Due to their extremely high melting temperatures, ceramics are often processed by powder processing methods in which powders are mixed, consolidated under pressure, and then sintered at high temperatures. During the high temperature sintering operation, the particles fuse together through diffusion processes, much in the manner as shown in Fig. B.14. Although many industrial ceramic products are sintered without external pressure, high performance ceramics, since they are extremely sensitive to all flaws, even very small voids, are usually sintered with high external pressures to minimize the amount of porosity.

B.4 Polymers

While polymers are light and some exhibit high levels of ductility, they are simply not strong enough by themselves to classify as high strength structural materials. However, when combined with high strength fibers, they become

structural materials (i.e., composites) with high strength and stiffness-to-weight ratios and are becoming increasingly important in aerospace.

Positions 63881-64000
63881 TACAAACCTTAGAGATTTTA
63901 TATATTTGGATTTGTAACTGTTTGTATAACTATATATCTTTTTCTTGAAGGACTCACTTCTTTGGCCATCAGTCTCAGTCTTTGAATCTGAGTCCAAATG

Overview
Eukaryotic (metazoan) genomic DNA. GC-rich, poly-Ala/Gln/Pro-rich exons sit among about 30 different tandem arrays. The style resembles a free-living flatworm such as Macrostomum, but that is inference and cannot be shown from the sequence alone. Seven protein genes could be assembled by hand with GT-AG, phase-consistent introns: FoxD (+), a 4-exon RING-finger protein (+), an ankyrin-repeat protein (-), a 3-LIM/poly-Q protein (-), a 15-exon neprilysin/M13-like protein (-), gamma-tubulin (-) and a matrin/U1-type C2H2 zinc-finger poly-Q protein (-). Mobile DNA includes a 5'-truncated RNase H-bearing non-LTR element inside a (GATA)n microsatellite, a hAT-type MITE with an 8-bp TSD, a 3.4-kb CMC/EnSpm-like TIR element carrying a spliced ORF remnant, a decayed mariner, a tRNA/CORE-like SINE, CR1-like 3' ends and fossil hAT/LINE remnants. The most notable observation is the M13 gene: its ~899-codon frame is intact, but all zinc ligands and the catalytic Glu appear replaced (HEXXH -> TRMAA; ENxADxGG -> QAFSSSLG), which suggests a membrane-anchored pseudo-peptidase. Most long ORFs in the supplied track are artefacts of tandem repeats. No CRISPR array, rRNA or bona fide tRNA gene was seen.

Polymers can be classified as either thermosets or thermoplastics. As shown in Fig. B.15, a thermoset crosslinks during cure to form a rigid intractable solid. Prior to cure, the resin is a relatively low molecular weight semi-solid that melts and flows during the initial part of the cure process. As the molecular weight builds during cure, the viscosity increases until the resin gels, and then strong covalent bond crosslinks form during cure. Due to the high crosslink densities obtained for high performance thermoset systems, they are inherently brittle, unless steps are taken to enhance toughness. On the other hand, thermoplastics are high molecular weight resins that are fully reacted prior to processing. They melt and flow during processing but do not form crosslinking reactions. Their covalently bonded main chains are held together by relatively weak secondary bonds. However, being high molecular weight resins, the viscosities of thermoplastics during processing are orders of magnitude higher than that of thermosets. Since thermoplastics do not crosslink during processing, they can be